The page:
- The Washington Times - Tuesday, March 20, 2018

A Connecticut elementary school is facing criticism after two teachers led a group of kindergartners to march in last week’s national school walkout without parental consent.

About two dozen 5 and 6-year-olds participated in a 17-minute walk outside Harbor Elementary School in New London on Wednesday, marking one month since a gunman killed 17 students and teachers at a high school in Parkland, Florida.

Thousands of students nationwide participated in the walkout, organized by a division of the left-wing national Women’s March, in a protest calling for stricter gun control.

The kindergartners, however, were participating in a so-called “safety march,” a parent who was chaperoning the kids that day told a local NBC affiliate.

“It was discussed, it was a safety march and we took them out and they chanted ‘we love school’ and ‘honk your horn.’ And we told them that the 17 angels are above in heaven, they’re watching down and they’re proud,” Olga Vokolou told the station.



“We love school! We love school!” the students chanted in a video posted on Facebook, the station reported.

Joyce Powers, the school’s crossing guard, reported seeing the group of children being escorted in two lines by teachers who were carrying signs that read “enough.”

Ms. Vokolou said her child’s teacher let parents know about the march on Facebook, but New London Interim Superintendent Dr. Stephen Tracy said there was no written permission from parents.

He said he and the principal didn’t know about the march in advance either.

“When you’re going to do something like that, in connection with something that, let’s face it, is controversial, you need to seek the approval of the principal and the parents before you involve 5-year-olds in something like that,” Mr. Tracy told NBC.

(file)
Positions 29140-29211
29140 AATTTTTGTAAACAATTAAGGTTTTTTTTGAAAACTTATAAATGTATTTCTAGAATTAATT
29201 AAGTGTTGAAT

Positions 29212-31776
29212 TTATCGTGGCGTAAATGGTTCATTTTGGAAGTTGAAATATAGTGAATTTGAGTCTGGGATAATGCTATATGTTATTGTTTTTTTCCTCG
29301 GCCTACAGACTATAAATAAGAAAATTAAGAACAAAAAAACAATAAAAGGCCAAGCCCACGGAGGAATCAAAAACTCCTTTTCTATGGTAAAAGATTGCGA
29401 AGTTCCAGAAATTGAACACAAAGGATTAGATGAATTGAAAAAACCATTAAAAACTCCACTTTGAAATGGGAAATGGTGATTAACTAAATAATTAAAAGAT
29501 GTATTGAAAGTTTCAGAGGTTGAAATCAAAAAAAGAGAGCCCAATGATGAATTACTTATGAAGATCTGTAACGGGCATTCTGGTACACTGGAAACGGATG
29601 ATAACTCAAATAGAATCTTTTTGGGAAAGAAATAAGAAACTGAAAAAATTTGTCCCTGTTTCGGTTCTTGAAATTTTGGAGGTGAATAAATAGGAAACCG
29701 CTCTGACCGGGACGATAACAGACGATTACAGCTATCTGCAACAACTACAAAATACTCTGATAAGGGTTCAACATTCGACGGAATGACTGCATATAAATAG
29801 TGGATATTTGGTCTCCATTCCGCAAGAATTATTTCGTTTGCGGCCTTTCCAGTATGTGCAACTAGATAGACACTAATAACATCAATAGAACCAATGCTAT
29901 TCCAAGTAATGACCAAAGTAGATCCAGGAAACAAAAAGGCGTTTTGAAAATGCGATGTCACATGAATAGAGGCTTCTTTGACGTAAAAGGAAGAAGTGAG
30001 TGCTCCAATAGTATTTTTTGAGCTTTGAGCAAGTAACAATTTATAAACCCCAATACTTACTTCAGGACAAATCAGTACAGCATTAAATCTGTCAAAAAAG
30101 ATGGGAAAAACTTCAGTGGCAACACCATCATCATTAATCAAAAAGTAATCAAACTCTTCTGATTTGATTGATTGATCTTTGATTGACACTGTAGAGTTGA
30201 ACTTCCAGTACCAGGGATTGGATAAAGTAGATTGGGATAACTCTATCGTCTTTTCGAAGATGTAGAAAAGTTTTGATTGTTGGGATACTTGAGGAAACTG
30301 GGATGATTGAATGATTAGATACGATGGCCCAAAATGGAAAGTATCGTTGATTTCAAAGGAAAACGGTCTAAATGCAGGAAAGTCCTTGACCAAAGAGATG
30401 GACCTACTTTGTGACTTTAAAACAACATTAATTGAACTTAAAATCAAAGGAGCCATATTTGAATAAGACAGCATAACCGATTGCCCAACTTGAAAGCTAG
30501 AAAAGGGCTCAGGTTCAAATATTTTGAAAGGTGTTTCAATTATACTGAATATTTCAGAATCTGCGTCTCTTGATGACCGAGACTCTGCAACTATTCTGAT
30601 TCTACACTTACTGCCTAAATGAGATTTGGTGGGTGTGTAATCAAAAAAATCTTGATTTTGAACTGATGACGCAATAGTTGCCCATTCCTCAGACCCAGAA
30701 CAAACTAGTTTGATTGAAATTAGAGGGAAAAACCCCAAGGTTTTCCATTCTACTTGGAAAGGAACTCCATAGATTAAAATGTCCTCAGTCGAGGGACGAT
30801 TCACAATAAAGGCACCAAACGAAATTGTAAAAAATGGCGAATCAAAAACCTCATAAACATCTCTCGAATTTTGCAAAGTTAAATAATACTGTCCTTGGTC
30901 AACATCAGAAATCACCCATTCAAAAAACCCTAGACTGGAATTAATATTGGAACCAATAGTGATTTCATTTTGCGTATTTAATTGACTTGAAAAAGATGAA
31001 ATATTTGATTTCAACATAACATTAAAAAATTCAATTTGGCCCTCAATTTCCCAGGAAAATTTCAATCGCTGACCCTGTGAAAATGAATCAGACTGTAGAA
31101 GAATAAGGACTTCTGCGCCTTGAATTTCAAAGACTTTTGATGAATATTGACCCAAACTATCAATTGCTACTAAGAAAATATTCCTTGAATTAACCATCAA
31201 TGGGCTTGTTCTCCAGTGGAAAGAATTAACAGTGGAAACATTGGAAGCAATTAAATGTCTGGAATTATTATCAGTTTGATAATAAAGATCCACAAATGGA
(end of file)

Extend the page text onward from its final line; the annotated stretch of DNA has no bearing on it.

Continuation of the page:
He said he’s spoken with both of the teachers involved but would not say if any disciplinary measures were taken.

“Suffice it to say, lessons were learned and I consider the matter closed,” Mr. Tracy said.

Meanwhile, Board of Education member Jason Catala, the chair of the board’s Policy Committee, said a number of policies were ignored and called for the school’s principal to resign.

“The role of the school principal is one of the most important jobs in the district,” Mr. Catala said, The Day newspaper reported. “They’re in charge of policies and procedures and to ensure the safety of the students at all times. It’s clear the policies and procedures were not followed and, as a result, our children were put at risk.”

“The principal is the pulse of the school, and he needs to know what’s going on at all times,” Mr. Catala added. “It really gets me in my gut what could have happened. I think about my own child.”

Board member Susan Tierney, who has elementary school-aged children in the district, agreed that the event was ill-advised.

“As a parent, I’m upset. As a board member, I hope they did the right thing to ensure it doesn’t happen again,” she said, The Day reported.

Mr. Tracy called it inappropriate for a member of the board to publicly criticize a school employee and called on the board to demand an apology from Mr. Catala.

“Mr. Catala is way out of line in publicly criticizing a member of the school staff, least of all one of the leaders of our schools who comes to work every day committed to the success of every one of the kids at the school,” Mr. Tracy said. “It’s highly inappropriate for a citizen, no less a member of the Board of Education, to make that kind of public comment.”

Mr. Catala said he planned to bring a formal request to the full school board, The Day reported.

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